We could plot the current (charges per second) as a function of time as well, and if our voltage graph looks like a sine wave, then our current graph will have a very similar shape. However, the specific relationship between voltage and current is very circuit dependent. In static DC circuits, where the voltage does not change, the current is related by Ohm's Law V=IR. In AC circuits, we have to consider the frequency and phase dependence of V and I.

As a consequence of the complicated V, I relationship, it is a good idea to concentrate on the voltage characteristics of your signal at first, and incorporate the current characteristics as they are needed.

Edit: Power is energy per unit time. If you have a constant source of energy (DC signal) you will have a constant power P = VI. However, in AC signals it is again more complicated, since voltage (energy per time) and power (energy per time) seem to have the same units. At this point it becomes best to describe power by a root mean squared (RMS) calculation, which is interpreted as an average energy per unit time calculation.

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Then is amperage unrelated to frequency? – jnm2 Sep 29 '11 at 19:42
Frequency is a property of any change in current. – Greg L Feb 3 '12 at 15:38

In the first place, forget frequency, and understand the relationship between voltage V in volts, current I in amperes, and power in watts.

Power in watts at any instant in time is voltage in volts times current in amperes, or $I(t)V(t)$.

If you have an alternating current power source, the voltage and current can change from one instant to the next.

Added: OK, let me try to say a little more about it, in informal terms. On the one hand, suppose you have a big powerful battery, like a 12-volt car battery. It wants to supply direct current (DC) - its frequency is zero (0).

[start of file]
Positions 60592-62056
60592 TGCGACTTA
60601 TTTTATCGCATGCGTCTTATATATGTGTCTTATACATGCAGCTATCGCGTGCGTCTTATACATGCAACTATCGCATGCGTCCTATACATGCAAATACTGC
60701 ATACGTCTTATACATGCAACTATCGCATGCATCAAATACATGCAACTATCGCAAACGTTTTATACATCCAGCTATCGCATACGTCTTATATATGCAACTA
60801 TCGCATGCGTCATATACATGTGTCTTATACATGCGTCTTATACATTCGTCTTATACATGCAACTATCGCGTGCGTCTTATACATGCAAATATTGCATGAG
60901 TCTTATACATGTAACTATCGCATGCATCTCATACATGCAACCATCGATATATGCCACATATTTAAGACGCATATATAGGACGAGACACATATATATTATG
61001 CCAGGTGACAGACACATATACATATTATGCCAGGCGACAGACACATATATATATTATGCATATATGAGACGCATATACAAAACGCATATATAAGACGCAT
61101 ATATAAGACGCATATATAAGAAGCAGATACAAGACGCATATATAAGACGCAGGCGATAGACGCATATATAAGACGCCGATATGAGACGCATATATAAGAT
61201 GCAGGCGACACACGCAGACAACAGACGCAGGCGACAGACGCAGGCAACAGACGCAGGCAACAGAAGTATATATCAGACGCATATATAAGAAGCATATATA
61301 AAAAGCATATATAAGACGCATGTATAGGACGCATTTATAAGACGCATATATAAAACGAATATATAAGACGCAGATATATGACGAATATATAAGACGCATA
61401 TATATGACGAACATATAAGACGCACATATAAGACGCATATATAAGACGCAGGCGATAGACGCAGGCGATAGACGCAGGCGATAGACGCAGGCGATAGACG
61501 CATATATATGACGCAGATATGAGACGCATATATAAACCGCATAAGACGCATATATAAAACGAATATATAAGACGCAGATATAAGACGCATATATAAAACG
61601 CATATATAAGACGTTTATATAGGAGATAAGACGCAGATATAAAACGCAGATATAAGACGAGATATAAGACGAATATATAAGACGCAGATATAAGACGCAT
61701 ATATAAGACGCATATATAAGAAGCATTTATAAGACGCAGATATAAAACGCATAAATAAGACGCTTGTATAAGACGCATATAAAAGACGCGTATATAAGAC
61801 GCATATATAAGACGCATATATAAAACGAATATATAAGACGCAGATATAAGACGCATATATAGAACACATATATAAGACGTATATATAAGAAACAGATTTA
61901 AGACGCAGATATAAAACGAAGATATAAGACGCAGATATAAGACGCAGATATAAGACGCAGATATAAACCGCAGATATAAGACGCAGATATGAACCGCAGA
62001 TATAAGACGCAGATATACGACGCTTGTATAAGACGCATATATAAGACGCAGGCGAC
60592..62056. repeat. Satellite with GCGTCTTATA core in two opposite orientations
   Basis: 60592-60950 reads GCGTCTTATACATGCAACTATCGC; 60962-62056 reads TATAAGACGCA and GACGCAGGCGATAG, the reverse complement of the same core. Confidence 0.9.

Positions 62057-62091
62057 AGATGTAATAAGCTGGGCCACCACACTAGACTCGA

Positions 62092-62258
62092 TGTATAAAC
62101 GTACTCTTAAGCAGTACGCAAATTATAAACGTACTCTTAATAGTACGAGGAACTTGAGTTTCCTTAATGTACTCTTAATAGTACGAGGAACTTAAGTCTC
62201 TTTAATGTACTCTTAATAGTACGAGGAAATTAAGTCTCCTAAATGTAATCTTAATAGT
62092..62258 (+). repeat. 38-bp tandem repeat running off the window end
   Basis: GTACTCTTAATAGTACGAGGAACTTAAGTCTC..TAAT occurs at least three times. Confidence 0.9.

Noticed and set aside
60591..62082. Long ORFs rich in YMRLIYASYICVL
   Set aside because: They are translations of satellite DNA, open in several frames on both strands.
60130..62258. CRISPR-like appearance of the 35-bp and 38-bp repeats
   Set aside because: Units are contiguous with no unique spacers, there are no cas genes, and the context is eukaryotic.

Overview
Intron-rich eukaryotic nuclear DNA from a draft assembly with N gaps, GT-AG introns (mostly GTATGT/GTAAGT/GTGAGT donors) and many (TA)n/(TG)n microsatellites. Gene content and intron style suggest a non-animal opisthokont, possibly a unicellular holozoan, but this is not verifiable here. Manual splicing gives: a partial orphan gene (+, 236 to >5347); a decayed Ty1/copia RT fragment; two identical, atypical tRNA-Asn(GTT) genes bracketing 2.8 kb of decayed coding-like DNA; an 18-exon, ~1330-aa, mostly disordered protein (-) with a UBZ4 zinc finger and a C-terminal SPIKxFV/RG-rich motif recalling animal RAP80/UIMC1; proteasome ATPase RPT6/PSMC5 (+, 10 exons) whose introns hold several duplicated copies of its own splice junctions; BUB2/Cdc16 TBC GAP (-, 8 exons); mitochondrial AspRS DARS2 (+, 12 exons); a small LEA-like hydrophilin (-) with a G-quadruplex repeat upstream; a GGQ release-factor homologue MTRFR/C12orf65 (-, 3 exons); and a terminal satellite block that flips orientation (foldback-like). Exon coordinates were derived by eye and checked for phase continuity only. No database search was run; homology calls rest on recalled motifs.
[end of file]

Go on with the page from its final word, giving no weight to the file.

Now you connect an incandescent automobile light bulb to it of, say, 120 watts (a really bright bulb). For that light bulb to dissipate 120 watts of power, at 12 volts, it has to draw 10 amps of current. (By the way, to do that, it has to have resistance of 12v/10a = 1.2 ohms, but that wasn't your question.)

Now, reverse the battery connections to the bulb. It still is as bright as before, still dissipates 120w. The difference is, the voltage across the bulb is the opposite of what it was before, and the current is the opposite also, but when they are multiplied, the power is still positive.

Suppose you reverse the connections 60 times per second, or 120, 400, or a million. How much power does the light bulb dissipate? The same, because there is no time when V times I is not equal to 120w.

Typical wall power is not like that, of course. Rather than instantaneously switching between positive and negative voltage, it swings smoothly with a sinusoidal curve. So the light bulb dissipates maximum power when the voltage is maximum in the positive direction, zero when the voltage is zero, and maximum again when the voltage is maximum in the negative direction. So if the wall frequency is 60hz or 50hz (or 400hz in some airplanes), the power dissipation actually varies between maximum and zero at a rate of twice that. But since the filament takes a longer time to get hot and cool down, it seems to be on steadily. The running average power is constant.

Now, if there are different kinds of load, such as an inductive or capacitive load, or a mixture, you get different power dissipation, because the current is not necessarily in sync with the voltage. But that's another story.